• Five requirements for a high-functioning trauma-informed culture, including:
    • Safety, creating spaces where people feel culturally, emotionally, and physically safe, including practicing openness, acknowledgement and support for people when they are in discomfort or unease,
    • Transparency and Trustworthiness,
    • Choice,
    • Collaboration and Mutuality, and
    • Empowerment.

If you’ve listened to my earlier podcast episodes, you recognize that the work of LifeWork Systems includes all of these. In fact, over a year ago, a colleague and friend of mine Jacob Perkins told me that I had created a trauma-informed system and that’s why I’m happy to introduce you to Jacob and invite him to have this conversation with me for the benefit of many!

Resources: There are some articles related to this topic, including:

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Interview Transcript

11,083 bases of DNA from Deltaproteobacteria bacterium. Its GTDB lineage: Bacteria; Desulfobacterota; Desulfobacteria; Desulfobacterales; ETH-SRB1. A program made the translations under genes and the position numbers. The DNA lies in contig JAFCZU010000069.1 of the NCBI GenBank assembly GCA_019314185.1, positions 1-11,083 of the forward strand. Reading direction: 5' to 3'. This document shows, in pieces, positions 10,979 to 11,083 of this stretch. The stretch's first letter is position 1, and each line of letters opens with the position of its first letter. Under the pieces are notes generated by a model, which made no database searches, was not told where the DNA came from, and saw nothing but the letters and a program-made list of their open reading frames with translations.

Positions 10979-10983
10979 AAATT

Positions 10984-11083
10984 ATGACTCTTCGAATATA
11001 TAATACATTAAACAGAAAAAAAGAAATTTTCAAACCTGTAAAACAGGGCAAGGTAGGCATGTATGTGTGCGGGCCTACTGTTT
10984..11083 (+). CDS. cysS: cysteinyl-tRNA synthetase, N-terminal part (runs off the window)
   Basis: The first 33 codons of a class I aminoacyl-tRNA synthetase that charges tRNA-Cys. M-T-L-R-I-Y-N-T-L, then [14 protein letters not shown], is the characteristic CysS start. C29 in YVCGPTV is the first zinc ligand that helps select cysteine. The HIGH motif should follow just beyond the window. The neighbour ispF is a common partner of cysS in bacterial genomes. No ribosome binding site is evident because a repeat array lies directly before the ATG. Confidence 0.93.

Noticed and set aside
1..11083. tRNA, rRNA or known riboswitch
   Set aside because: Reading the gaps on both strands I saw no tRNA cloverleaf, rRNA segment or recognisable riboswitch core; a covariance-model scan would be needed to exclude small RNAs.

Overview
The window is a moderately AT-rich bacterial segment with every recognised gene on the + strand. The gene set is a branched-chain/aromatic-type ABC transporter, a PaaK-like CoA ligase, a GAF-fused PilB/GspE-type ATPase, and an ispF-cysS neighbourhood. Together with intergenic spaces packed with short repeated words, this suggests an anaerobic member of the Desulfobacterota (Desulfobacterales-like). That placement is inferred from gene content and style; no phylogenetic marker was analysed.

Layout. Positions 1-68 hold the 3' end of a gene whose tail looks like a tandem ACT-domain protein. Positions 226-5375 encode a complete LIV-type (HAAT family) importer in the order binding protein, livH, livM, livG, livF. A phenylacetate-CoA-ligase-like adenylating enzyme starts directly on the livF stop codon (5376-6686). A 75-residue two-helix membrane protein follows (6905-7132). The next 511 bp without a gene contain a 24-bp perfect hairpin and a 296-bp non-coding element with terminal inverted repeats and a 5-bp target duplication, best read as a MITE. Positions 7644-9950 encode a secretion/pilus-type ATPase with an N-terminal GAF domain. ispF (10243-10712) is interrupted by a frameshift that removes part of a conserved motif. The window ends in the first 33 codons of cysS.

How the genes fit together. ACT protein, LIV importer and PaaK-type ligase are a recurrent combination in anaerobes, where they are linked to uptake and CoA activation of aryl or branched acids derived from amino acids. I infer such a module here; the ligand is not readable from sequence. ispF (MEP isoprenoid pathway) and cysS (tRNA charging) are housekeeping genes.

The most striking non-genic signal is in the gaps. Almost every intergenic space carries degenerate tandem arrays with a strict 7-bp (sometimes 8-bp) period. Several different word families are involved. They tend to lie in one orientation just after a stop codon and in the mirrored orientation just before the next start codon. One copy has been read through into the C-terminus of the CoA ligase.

Welcome To Life Works today this podcast is provided so that together we can create a world in which all people love their lives our current human systems aren’t working the way of superior versus inferior or management versus employee or adult versus child we need a powerful positive and sustainable transformation this podcast is for you who seek to be happy fulfilled and peaceful so that your Abundant Life Works today welcome everybody to this episode of Life Works today our episode is called when everything falls to Pieces how uncertainty and change can foster growth rather than chaos and failure and oh my gosh it sure feels like everything’s falling to pieces there will be more change in the next 10 years than we’ve had in the last 100 years uncertainty and changes aren’t new they’ve been increasing exponentially and now our human window of Tolerance has been stretched to the Limit more than ever as a global civilization we’ve been catapulted into the awareness that we need new technum ecosystems wow that’s a mouthful I’m GNA have a guess that’s going to really help you understand what all that means but these systems help people to increase emotional stability and resiliency because how we react adapt and evolve will become the measure of our success individually as communities and as Nations together with my guest today we’ll be sharing our vision of just some of the game-changing systems that are needed to fortify resilience and help us all to reach the other side of Crisis intact and thriving in my recent episodes I’ve shared the importance of certain conditions and conversations that keep people out of what Adler called the inferiority complex and the resulting uninterrupted struggles that happen inside of us and between us I shared how we need to help each other to build courage and motivation from the inside out I shared why the fostering of personal responsibility social interests where we care about what we’re causing each other and emotional intelligence is happening on a regular basis in for everyone consistency and breaking down outdated imbalances of Power are really key to creating f experiences that support our healing and our regeneration on every level especially as we go through traumatic circumstances so in today’s episode the compelling questions that I want to address are what is trauma informed what does that mean and why is it important to understand especially in recent times and as we move into the future what is this thing called Power distance index that’s something that I recently learned about and I want to share with you and how it fits into the discussions on creating supportive conditions responsibility based trauma-informed conditions and what exactly are technum ecosystems and why should we be excited to understand and to even Embrace those so there are least five requirements for a high functioning trauma informed culture and I’m going to be speaking about these in in Greater depth with my guest today but I want you to keep in mind that when people go through hard times when they’re on under stress they need to feel a sense of safety they need to know that there are spaces where they can go and feel emotionally and physically safe and where they can practice openness and get support even when they’re in discomfort or unease they need to know they can be open Unapologetic transparent and trustworthy and have trustworthiness with other people they need to feel like there are choices that there’s real healthy collaboration in mutuality of respect of equality of care and they need to feel empowered so if you’ve listened to those earlier episodes you might recognize that the work of Life work systems includes all of these characteristics in fact over a year ago a colleague and friend of mine Jacob Perkins told me that I had created a trauma-informed system I didn’t even know what that meant and that’s why I’m happy to introduce you to Jacob and invite him to have this conversation with me today for the benefit of many people before I go into the uh full introduction on Jacob I want to share with you a quote that I brought to this podcast and it’s really apt that it’s by Abraham maslo and basically he’s saying in general only a child who feels safe dares to grow forward healthily his safety needs must be gratified he can’t be pushed ahead because the ungratified safety needs will remain forever Underground always calling for satisfaction and I think a lot of us are really in that place where we’re trying to find our safety needs so who better than Jacob Perkins to tell you a little bit more about what it is to be trauma informed so I want to just tell you I met Jacob a couple years ago and he is a person who has I always tell him he’s got a big brain and a big heart because he’s very empathetic and he also values systems and studies a lot of different disciplines called he was even called a train trans disciplinary practitioner and he has over a decade serving across many Human Service systems so he’s really smart I always learn new things from him he has an Eclectic background including his masters in social work from Washington University in St Louis and his training and research in clinical practice transdisciplinary science and globalization you will find him nowadays serving passionately in the emergency room advising emerging practitioners conducting health research or giving pro bono project Consulting welcome to the show Jacob Perkins hi thanks Judy I appreciate all those kind words I appreciate everything you’re doing and The Bravery that you have every single day as you go into those emergency rooms you know that we all have a real appreciation of that for you yeah I mean I’m a servant but there’s so many big servants right now I have friends who are nurses friends who are Ed Physicians and many of them are out there right now not just picking up shifts but dealing with some of the other issues that kind of are pervasive across these Health Care Systems so I would say that they’re all in it together right now and so that that’s it is stressful but it’s also very inspiring to see um the supportive stance that those um Frontline healthc care providers are giving each other right now yes yes and so how does that fit into what we’re going to be talking about today because really I tried to sort of give a few characteristics of trauma and form but why don’t you go ahead and tell the audience what that’s all about and why that matters yeah for me as a provider in healthc care I mean trauma informed care is something that we’ve been talking about for a while now you know a lot of the large scale health care agencies and nonprofits they’ve pursued trauma informed care over the last three to five years here in St Louis in particular we have some learning collaborative initiatives that seek to link all the different service providers across different Human Service systems and kind of make them strive for trauma informed care and when I say trauma firm care what I’m really talking about is a set of policies and practices which focus on acknowledging the kind of common experiences we all can have that are either a severely traumatic that’s what we call Big T trauma so that’s things like assault abuse a severe accident something that we can all kind of recognize that would disrupt lives but also the littl te traumas we have so the level of stress let’s say that whole communities are experiencing right now with both the level of infection and fatalities so we kind of see how those little te’s are are pervasive and common to everyone but overall there’s still big tea traumas a lot of the times that we don’t even talk about but they do impact a large segment of our society and of course can last over the lifespan and interrupt our life at various points depending on where we’re at and what’s going on whether it be work or home life you know I think it’s interesting how you talked about it as big tea and little tea because actually I think most of us are pretty forgiving and supportive for big tea experiences that people go through but a lot of times we don’t even want to admit our own little te experiences is are you find that true I do find that true you know certainly I know survivors of child abuse and neglect and sexual trauma who have not confronted or addressed kind of some of the experiences they’ve had but then certainly in the larger Workforce and even in the larger society you know we go through stress stressor stressor stressor and we might even acknowledge it as a stressor but it can have a definitive impact on our coping skills on our window of Tolerance and on our ability to perform across both a workplace and in our home with our families and so I think it’s important to have larger conversations about those little tees and what that means uh for people embedded in spaces and in groups yeah I know for myself I I on the last couple of years was really able to call something a trauma that really had been a trauma and I was afraid to even use that word or even use the word that I had been victimized in something because most of us don’t want to be a victim we don’t want to feel like one we don’t want to claim to be one we don’t want to even have that hanging over us but the reality is for many people once they’ve had a traumatic experience even if it seems small if they can’t call it what it is and move past it I don’t think the healing can really occur and so I’m glad we’re even just using the word trauma because it sounds like it’s real dramatic but it can be as simple as you know somebody doing something to you in a way that just makes you feel completely shooked to the core of who you are yeah then we bottle up that experience and we stuff it as I would say individually with a patient in session it may or may not manifest itself immediately in certain coping patterns or behaviors but when you do that enough you know it can overflow and it can manifest itself in other ways and that could be the workplace that could be the home life but as we know the home life and your work functioning your performance are related so you know it’s important to have this kind of trauma informed lens we’re trying to focus on human systems well and you know I want to just bring something into the conversation that kind of will tie together for those of the listeners that have heard the former episodes especially the first one which was called spitting in the soup Jacob I don’t know if you’ve heard it or not but it was really about the problems that come with using control over people and I just happen to be rereading a Malcolm Gladwell book this weekend and it really tied in with what we were going to be talking about even in terms of trauma and it was about what’s called the power distancing index I don’t know if you’ve even heard of that yes but okay good I knew you would I hadn’t heard of it but for those of you in the audience what was so interesting is Malcolm Gladwell was talking in this book about these really high levels of Korean airplane crashes and what they came to discover is that because of the way the culture of of the Korean people was you know managed people had an inordinate amount of distance from power so they felt as if they had to be very subjugated to the power structure so what would happen is sometimes these co-pilots would be in an airplane and there would be mistakes being made fuel being lost crisis occurring and they didn’t know how to overcome their fear of you know approaching the authority figure and so what happened is they had this inordinate amount of plane crashes until they could help the co-pilots learn how to shorten the distance between the authority figure and the people that are reporting to the authority figure and I just thought that was so fitting with trauma because sometimes our biggest traumas are managing relationships with authority figures yeah I mean the nature of you know I talked about big tree and little little te traumas earlier the nature of Big T is Unfortunately they tend to occur in the context of a power Dynamic so an example would be intimate partner violence and we can think of like a historical example of a male who might have more physical financial and try to perpetuate emotional power unfortunately through toxic Dynamics or force and that worker let’s say that Frontline staff might be a female and carry that over from either a prior relationship or maybe her current relationship into the workplace and you might have a high power industry that that person’s working in and you know the manager ERS don’t necessarily see it as a problem but they’re not seeing the Big T trauma that that that Frontline worker that they’re engaging might carry with them in there and so there are implications for how people are responding to high power index groups or Industries right now I would say as an aggregate the United States is about middle of the road at least some of the surveys that I’ve looked for power distance index you know it’s a pretty solid construct across comparative management studies well Jacob do you know where the narrowest distance are what what cultures have the Nordic by far the Nordic countries do the US is at the lower end but it’s not the lowest the lowest are the Nordic countries right now those tend to be culturally more communal and so that tends to be low power distance because they’re more relational so I hope that you that are listening understand what we’re talking about here we’re really saying that the use of power in itself is a source of pretty significant variations of trauma on people and it can be male female but it can also just be boss employee a parent child I mean any place that anybody feels that they have this hold over somebody else and the other person believes it I talked about this in in a former episode how the most important relationship to manage is the one you have with authority figures people that you believe have power over you and that’s a tough one no matter if you’re male female or whatever age you are so I don’t want to get too far a field Jacob is there more that you wanted to say about trauma informed in general because when you said to me you know you’ve created a trauma-informed culture will you tell me what you see in a trauma informed culture so that other people can recognize that being a trauma informed workplace would require me to acknowledge one the prevalence of big tea but more importantly little tea traumas and because I’m acknowledging that what I’m really acknowledging is the kind of universality of human beings and how they respond to stress traumas just another word for stress what we’re really talking about is stress responses in human beings and what that means so you know we’re talking about Big T and having a possibly having a workplace subordinate that is has a history of big tea trauma we have a workplace subordinate that has history of little tea trauma we need to be aware of that that person under periods of extreme stress might have a lot of I’m GNA use the technical term central nervous system upregulation which basically means they’re going to be kind of hypervigilant and wrestless that’s going on right now there’s a lot of that I’m right now everyone has central nervous system of Regulation right now everyone’s hypervigilant they’re Restless they’re having some anxiety those are stress responses and it might be short term it might be that people people were going to get back to business as usual in the next two months and people are going to kind of calm down but we’re not able to say well 90% of my Workforce this is the first time they’ve ever had something like this and so they’ll just get back to business as usual and be fine then relations will go back to the way they are three months from now what we don’t see is that chances are probably there’s a lot more Big T’s and a lot more little T’s in in My overall Workforce life this could be that one critical event which activated someone’s central nervous system and it’s being activated too long and there’s going to be all these other kind of secondary mechanisms that are activated it’s going to lead to for lack of a better word stress depressive and anxious responses and that might be enduring so in other words could have some elevated mental health in your Workforce and that’s going to disrupt performance that’s going to disrupt selfcare that’s going to disrupt workplace interactions maybe you’re going to have a subset of your Workforce that are going to have some pretty negative behaviors by your standards that you might need to address so I wouldn’t under what could happen here in the long term so if we’re really trauma informed then we’re going to take a stance that we’re going to come in during those management employee interactions we’re going to kind of acknowledge and validate what’s going on but also be assertive enough to relay what our expectations are for performance but we’re always moving forward with the lens that everyone we’re working with is a human being that can be empowered that deserves to feel safe that could be having elevated stress responses right now we’re going to be transparent enough to tell them what our expectations are but also help them and that’s to help them yeah that’s going to give them the choice that’s going to Foster trustworthiness that’s going to certainly be a collaboration for having that conversation and it’s going to empower them and when we take that stance that’s pretty low power distance that that’s pretty relational that creates the closeness even even if we’re physically distancing we’re more emotionally close closer through that you know I want to just pull the lens back a little bit because the pandemic is a really great example of people being under stress higher stress than normal having all these stress reactions but I also know that you and I have talked for a long time about the stress of just the speed of change how much complexity the world has been entering and how that’s going to continue to grow and also just the importance of paying attention to what we’re called to be like just even being called to be able to Pivot quickly to meet the needs of the marketplace or pivot quickly to be in some of the more evolved states of culture and I I want to bring that up because the pandemic will come and go and it will have its long-term and short-term effects but the fact of it is we’ve always had a lot of our work in the area of mergers and acquis that’s been a big part of our business has been mergers and Acquisitions because a person’s ability to manage trauma and stress just comes out more when they’re everything’s shook up for them so we’ve seen organizations like right now one of our clients who’s been in the culture model that they’ve been using which is our culture model for the last three years they’re just blown away by how they’re rocking it and they’re in health care you know they’re just rocking what they’re doing their teamwork what they’re accomplishing and part of that is all of the hard work they put into to create a trauma-informed I never called it that but it really is a trauma-informed environment so even though they had been doing this before anything big came along it’s really shown itself can you speak a little bit to that Jacob yeah I mean the business context we’re working in right now is the 2 Century globalized World by definition globalization did two things It sped up so we can think that speeds increased and with this increase in speed is a secondary increase in time and place the epidemic is the perfect example right now one overall having an increase in epidemics or risk of epidemics it’s part of globalization so I’m not surprised that we’re all kind of talking about these topics right now you mentioned speed right now Acquisitions merger shift change declines in supply chain new customer bases Emerging Markets the pace of the business professional is is ever increasing so much so that we can’t necessarily predict and we can’t necessarily get our mindset where it should be necessarily so I talked earlier about central nervous system up regulation if you’re a business professional right now for a large multinational corporation and you’re at a certain level you’re going to be moving at a pretty intense pace and that pace is pretty much going to mean that your body doesn’t really have a circadian rhythm is always under a high level of stress it’s almost comparable to having a prolonged littl te yes so when we have these systems in place that kind of guide us and Foster empowerment and Foster selfcare and Foster healthy relationships and mov us away from engaging in toxic workplace patterns we’re more likely to be resilient towards dealing with that prolonged state of stress that we’re under but that’s the nature of the business world that we’re kind of keeping up in nothing is nothing is really logistic it’s not linear growth is exponential and it’s in many different ways yeah yeah you know I I think in that respect I think the speed of change the comp lexity the stressors all of it whether it’s the pandemic or outside of the pandemic all of it is an opportunity to shore up the conditions and conversations that we engage in on a regular basis that either strengthen us or you know really take us down and so I love it that you are always watching for what are all the disciplines that bring about a stronger more resilient human being and what are the systems that we want to dismantle so we’re going to go into that whole thing about what is a technum ecosystem because that sounds like something from outer space and it is very very real and I want people to understand what it is and how to be excited about it because it’s important that systems thinking becomes something that you can latch on to for a sense of safety and a sense of security and a sense of assessment but before we do that I just want to take a minute to remind our listeners a little bit about life work systems my company life work systems was was formed in 2002 and we specialize in Performance Management through healthy culture transformation so we’re actually using that transformation to improve the way people manage their stress the way that they manage their jobs the way that they manage their relationships so I just ask that you consider going to our website to learn more about life work systems and how to get involved with us including access to information related to both today’s episode but also all the former episodes and the ones to come you can find us at life you can subscribe to our podcast you can find the main points on each podcast and a list of all of them and we also invite you to join our mailing list so that you receive information on free videos webinars articles free surveys my book is on there free there’s all kinds of things and we’d really like you to know how to contact us by phone and by email so all of that’s there for you we hope that you’ll take some action into that so Jacob now let’s get back to that little bit of a cliffhanger there what the heck is technum ecosystems help people understand what that is so before we get there we have to understand what resiliency is so resiliency is a capacity of a system to deal with change and to continuously develop you know we’ve had resiliency discussions in terms of systems and systems Dynamics for the better part of 40 50 years now it’s been a pretty prominent discussion across modern disciplines resiliency of course says it’s overall the capacity of a system a few instances disruption like right now in our globalized world and what’s going on to kind of SP renew in in Innovative thinking the issue is that technology is becoming such a more dominant force that we really need to include it with our view of human systems so that we’re really talking about one system and how they’re connected so the technum ecosystem refers to a fusion of our meta Consciousness which is kind of like our Max awareness of everything we are as a group of people or as a single person so my metac conscious Consciousness right now would include my awareness of my body my limits my pain my joy anything that’s like an inner phenomenon that we can talk about from a psycho emotional standpoint if I want to talk about a Workforce I could talk about the cumulative awareness and kind of the collective Consciousness that my groups might have we might put in some terms like Synergy there how they might maximize each other’s overall benefits to get to a goal or an outcome but what we need to throw in there a technum ecosystem is the integration of Technology into this awareness so now everyone’s on remote work this is a perfect example for now how does my daily routine and how I connect to remote work impact my emotions my awareness my connection to my community my Workforce and this larger world and how does that relate to my performance and my self-care when I’m not on the job or I’m not doing that business whatever at some moment in time whatever that task is well you know what Jacob even when you say the word technology to many people that’s a small T right there maybe even for some people a big T there like I don’t even know how to use my smartphone people will say you know that’s the question we have to have and I’ll talk about that in a second so going back to resiliency at the at the macro level are going to include questions of what’s the pace of technological growth and what’s that disjunction between the Techno and the social so now I have my entire Workforce remotely let’s say before maybe 15% of my Workforce was remot well now I got 75 because of what just happened in our world how is that impacting them as human beings it’s what does that mean for the service or the product I’m trying to produce so that that’s the resiliency questions we have to ask am I resilient right now given my new platform for my employees to work oh my gosh and to pull this into the context of letting go of control systems imagine those leaders who are used to controlling through policing and oversight and helicoptering and whether you’re a parent or a business leader now having to take a network model which doesn’t fit well if you have high power distance index a network model for your business will not work well with power distance because by definition people are working remotely and supposed to be working independently so then ideas of self motivation your ability to process your ability to stay connected even though you might not be through technology let’s throw in some other questions here maybe there’s a generation effect you have a younger Workforce so there isn’t a generational effect you have an older Workforce because you’re an older industry or an industry which might rely on people [Music] who yeah might be because age might be correlated with uh educational attainment depending on your Workforce in your industry so yeah we could say there could be a generational difference younger Generations might be more comfortable with this so there’s all these other questions that come into play at the macro level if you’re related to the total resiliency that you have right now and then at the micro level in there and you kind of brought this up a second ago questions for the techn human ecosystem might be discussions of well what’s the role of emotional and cultural intelligence if I’m trying to get all these teams to work since everything is so fastpaced and intense do I train a bunch of generalists do I don’t have any Specialists is everyone cross trained is everyone cross trained remotely so there’s a whole bunch of other questions to come not just on the how do I manage people aspect but what type of people should I have and all that end goal should be to be agile enough to be able to tilt and keep up with your service lineing your product when you need to because as we know right now globalization and the fourth Industrial Revolution go hand inand and so changes pretty fast changes very fast and I think even words like agile people don’t even know know what the heck does that mean you know and so one of the things that I would just want to reassure the audience is if we all start to have the kinds of conditions and conversation ations where we know who we are and we know what we’re functioning from for example one of the hardest things that we do as a company is help people to identify what they want to cause in this life what they’ve always caused when they’re at their best they just freak out they they’re afraid that they’re going to fail at it or that it’s too lofty or something but once you know that you can go through anything and know what you stand for so it’s even real basic things like living from purpose and values which a lot of people haven’t been taught how to do I think some of you may remember one of my former podcast the woman on there said look I’m over 50 and I I’m just now learning how to say what am I feeling and what do I want so there are a lot of things that go along with the speed of change that kind of force us into am I going to crack up or am I going to recreate myself and am I going to be strong enough to recreate myself and not be threatened by that I can actually either look at that with excitement like oh my gosh I get to become a different better version of myself or am I going to be afraid that now I’m outdated and I’m Obsolete and nobody’s going to want me anymore because I think a lot of people are going through that as they’re almost forced into this forced change process whether they they wanted it or not yeah I mean the remote work is a perfect example so now you’re working remotely and you’re trying to cope with that but then six months to nine months to 12 months from now the speed of technological change is exponential that’s what mtex law says and there’s already a disjunction between my human systems and my organization and now the technology platform’s growing I have very little control of the technology because that’s really being driven by the fourth Industrial Revolution and larger outside forces related to exponential technological growth but what I can control and invest in right now is the human systems so it’s important to really have that stable because that’s easier to invest in and the reason why that’s important right now is that every organization has a Knowledge Management System it is the speed at which knowledge Insight wisdom training practice kind of flows to other technology augments that well again there’s very little I can do to stop the speed of exponential technological growth that’s beyond this new markets are emerging we have drones delivering now that’s being piloted we have all these things happening on the tech side I can at least invest in the human side and in the human system and in doing so I stabilize that Knowledge Management System because that knowledge manag system is going to be disrupt if you have toxic workplace culture it’s going to be disrupted you have stressed out employees who aren’t able to focus on their jobs and learn new skills there’s I mean there’s still strategically some implementation protocol you can put in place things like more productive and diverse onboarding different learning adaptations you can kind of Ensure your knowledge management system is intact but technology augments that so in the technum ecosystem I need you to be mindful of MX law and how it’s influencing your product and service line and your training platform but also invest heavily in the human system resiliency as a whole and we view both from an integrated standpoint then we’re going to build resiliency for both it is both it absolutely is both you can’t have the techn human without the human part and I think up until now even still now I would say there’s a lot of people that look at the human system as kind of a nice to have not an absolute need to have and they underestimate the amount of complexity that it really takes to have a healthy human system more so every day so it’s not to scare anybody off by saying that it’s just that we underplay just like our technology is more complex so is our human systems needs and requirements and understandings and so what I see happening are that people are still kind of railing against why do we have to learn all this human stuff you know because we really hadn’t been taught it in the first place we really haven’t been taught to be resilient agile strong and now it’s a make or breaker the other thing I want to mention about systems themselves so systems are simply the kind of organizing structures that save us time energy and money most people don’t realize that only about 8% of the population even thinks in terms of creating systems and how to make them in in such a way that they create competencies and so when you couple that with the fact that very few people know how to build systems and very few people know how to build human systems it’s no wonder that more of us are really lacking in that area and we don’t even know how to admit it because we think everybody else around us knows what they’re doing and they don’t so that’s a big huge I think a te for people is this illusion that everybody knows what they’re doing and we none of us do that’s been the case for what I discover when I go in and work with companies most people are like I didn’t know how to do that I didn’t know know how to have that conversation I didn’t even know what I was feeling or thinking there’s so much there yeah the power distance index is a good example here because you know you might have a high power distance index industry or organization and you’re so distant from your Frontline staff well who’s going to see who’s how things are changing faster than Frontline staff and so what I always recommend is taking a systems lens if you’re trying to test a product or revision or tweak something to enhance your Roi using a mixed methods design where you incorporate a lot of that live data feedback from your Frontline staff that can really be the make or break in terms of insights but you know we can’t even get there if I can’t even have a conversation with you exactly that’s why in our last episode I had a business owner that had been using mentoring for like three or four years with our process but they weren’t yet using reverse mentoring where the manager mentors the staff and the staff turns around and mentors the manager and they’re now going to begin to incorporate that and I I really encourage that and in our system everybody is participating nobody’s The Keeper of the knowledge everybody is sharing equally in being empowered and being participants in the process which is something that breaks down those artificial separations that’s what was so mindblowing that planes could literally crash because people were afraid to speak up to their authority figures we got to break that whole set of artificial separation that happens within just about every structure that we are part of right now yes participatory based projects is what I’ll call them in systems Dynamics science we have participatory based research basically we’re coming in and we’re trying to take a social problem we bring in Frontline staff we ask in all state holders for that problem and we tell them to give us what’s the ca what’s the cost this right so for instance I might have gun violence and I bring in youth who’ve been who’ve had experience on the streets with gun violence I bring in teachers I bring law enforcement and I bring in researchers and we all kind of create a map of what that social Pro why that social problem is occurring when we do that I just don’t have the criminal justice researcher saying oh well this is going on because I’ve looked at all the quantitative data over time and and for the United States and I just don’t have the teacher saying well it’s this we kind of come together and we bring all of our Collective lenses to Define what that problem is and so you know when you apply participatory methods in a business context what you really do is take your Frontline staff who again see change faster than anyone else and you take their insights and experiences and you use that to inform your decision making and when you naturally build healthy workplace cultures and healthy relationships that process kind of already happens you don’t have to operationalize it with a participatory design yes they become the creators of the whole process and they become the people that say hey let’s make this part of the way we operate you know a couple of really cool ways we’ve done this as life work systems is we worked an entire education system where we work with parents teachers administrators and students all at the same time they all had a Common Language they all had common tools the kids would go to school and have classroom meetings they’d go home and have family meetings the parents knew how to speak to the teachers about you know how are we going to redirect negative behavior if we’re not going to be using punishment and bribery and all the control models when you say participative I always want to say fully distributive that means your Frontline staff matter but so do your middle people and so do your high performers and your low performers and in fact what what I see happen in the traditional system is that the higher the performer the more that’s invested in them and it’s really the underdevelopment of so much potentiality because we don’t always include the the whole and make it so deliberately participative on the part of everyone now most people would think well we can’t afford to do that we don’t have time and money to do that but if you think about it we all have time and money to have a cell phone now right there was a time where we we would have thought that was insane to think that we could all have a cell phone well the the beauty in the Techno part of techno human is the Techno gives us the advancements that allow us to have these human systems available to us easily we have phone apps that we use so that when people people learn how to communicate a certain way oh I forgot how to do Health Eventing instead of gossiping but I have it right here on my phone so there’s no more excuses or oh I really want to redirect this person’s negative behavior and it’s it’s this one but I don’t remember how to do it oh I can pull it up on my phone and that’s what the beauty is of having techno the Techno part of the of the equation it’s just that we’re still thinking in a non- techno way about human systems and it’s really possible for all of us to have things at our fingertips yeah we could certainly augment our human systems from technology the learning component is is massive right now especially the e-learning you know at least right now since remote work took live and higher education will forever be disrupted and reformed from this recent epidemic we’re going to see those e-learning and those mobile learning platforms kind of take off and it will be a part of Workforce training and onboarding to have those as pretty significant parts of your learning platform and even those things require a certain amount of study and best practices for example when we do our e-learning training it’s interactive it’s designed to appeal to the auditory the visual and the kinesthetic learner it’s not passive because so many things nowadays people can put it on in the background and then they can be busy over here doing the laundry ours requires a direct interaction so that people are engaging and then they go into a group review model where each person on the team takes turns leading the group’s review session and has to prepare for it and to you know look at their leader guide and watch their group module and then lead the group and that really causes people to have a level of agility that they didn’t even know they didn’t have you know we don’t know the hardest part is what we don’t know we don’t know and what I see when I oversee some of those kind of group sessions is that the weaker leaders tend to get rescued by the stronger leaders and we have to go no no this is where you need to encourage them to step up and to be strong and that they can do it you don’t want to take over for them and and rescue them and exempt them and so it becomes a natural pool of how do we develop leader follower agility and then how do we make sure that this is handled again a third time in mentoring and then it’s handled again in the way that the the leaders and the Committees and the teams build it into the operations of the business that’s when you take the best of techno and the best of human and they’re working in tandem yeah I agree any other thoughts since we’re about ready to wrap up here Jacob Yeah you mentioned Rescuers you know I think it takes there’s a real intentionality that comes behind growing as an organization and developing human systems and I think that that’s you know we’ve talked about well you can do this and you can do that and this is how this works and this but at the end of the day what that really boils down to is a decision a decision for each and every member of that team to want to hold themselves accountable to overcome whatever barrier that is it could be Big T it could be a repeated little te it could be just them in the moment to be a participatory member in that community at that organization or at that work and be able to hold themselves accountable also holding their peers and their supervisors accountable to what healthy Dynamics and healthy relationships are at the end of the day it really is almost a vulnerability and a courage that’s going to be the foundation for all this to thrive yeah I would say courage vulnerability and personal responsibility and the only way people can be personally responsible is if they are committed to high levels of compass passion and curiosity and a huge drop even an elimination of negative judgment and criticism because we need to understand that we’ve had these human systems neglected for a long time we can’t be good at them until we learn how to walk first in them and in order for people to feel that courage to be that personally responsible we have to keep recognizing that they’re often afraid to do that I struggle with that after all this time Jacob that I’m so passionate about these changes I’m so excited about the healing properties of these changes I forget that sometimes people are freaked out by these changes that I’m asking them to do people are freaked out and that’s a pretty normative response when you take into consideration that they might have been bottling as I mentioned way earlier or they might be trying to avoid or trying to escape anything that might put them in experiencing whatever those negative feelings um techn the technical term is negative effectivity the negative effectivity that they’re kind of in when they experience that experience of having to be vulnerable yeah I mean what we have found that this part of the system that we develop and deliver it happens in month four where people are asked to identify who they are and what they’re causing when they’re at their best which is purpose what is your purpose like mine is to create a world where people love their lives because I know whenever I’ve been at my best that’s what I just do naturally it isn’t even an effort I just do it I love doing it I love helping people love not only love their life but love their life but you wouldn’t believe how much push back we get in month four when that whole section comes up of of identifying what who are you at your best I remember one time one of my customers said well gosh if I read this whole process right who I am at my best is causing greatness I that’s like what the dolly Lama does and I said who says you can’t be like the doy Lama but he literally was freaked out for a long time he could only say I observe greatness because it felt too weighty and too scary for him to own or put a stake in the ground for that because he was probably too perfectionistic what if I fail at it and it’s it’d be better to put a stake in the ground and fail than to be afraid and not put a steak in the ground but sometimes people have to just be aware first that they’re scared so that’s kind of the microcosm of trauma is being aware of our fear of our own power and our fear of our own responsibility and it’s actually as beray brown would say it’s the gateway to Joy and freedom and that can be from Big te or little te yes the good news about big tea and little tea is they’re always giving us opportunities to grow learn and to strengthen something in us that would not otherwise be strengthened and that’s the good news of our topic today trauma informed means let’s be informed about how to treat one another despite some of the traumatic events that come up in our lives before and during and after pandemics and so I want to thank you so much Jacob I always learn new things from you I learned a few new terms in here that I want to write down and and I still need to have a conversation with you about neurodiversity and some of the other things you’ve recently raised but I you’ll come back again another time because you just have so much knowledge and you’re one that just loves to study what the larger systems are and how those patterns play together and you’re really in that eight% and I’m so glad to know you oh I appreciate you saying that Judy let’s talk about why neurodiversity is needed right now okay should that be one of our next topics since we’re out of time today yes yes okay Jacob says he’s going to do that with me so I I hope that you all can join us for that talk down the road but I want to thank all my listeners for listening to Life Works today the podcast today is brought to you by Life Works systems and myself Judy Ryan the host and my intent in this podcast is really to provide you with hope and to give you new ideas so that you have Greater Joy in your life please visit our website subscribe to our podcast and if you feel inspired by any of these podcasts please give us a fstar rating because it really helps other people decide to listen to our podcast and so we can help more people so I end with inviting you please join me in creating a world where all people love their lives and where you can grow masterful in making sure that your life works today thanks again J thank you Judy thank you for listening to Life Works today this podcast has been brought to you by life work system CEO and host Judy Ryan the intent of this podcast is to provide you with hope and new ideas for Greater Joy in your life and work for more information on our organization and earlier podcast episodes related articles videos and more please visit our website at Lifeworks be sure to subscribe to our podcast and mailing list we invite you to join us in creating a world in which all people love their lives and where your life works today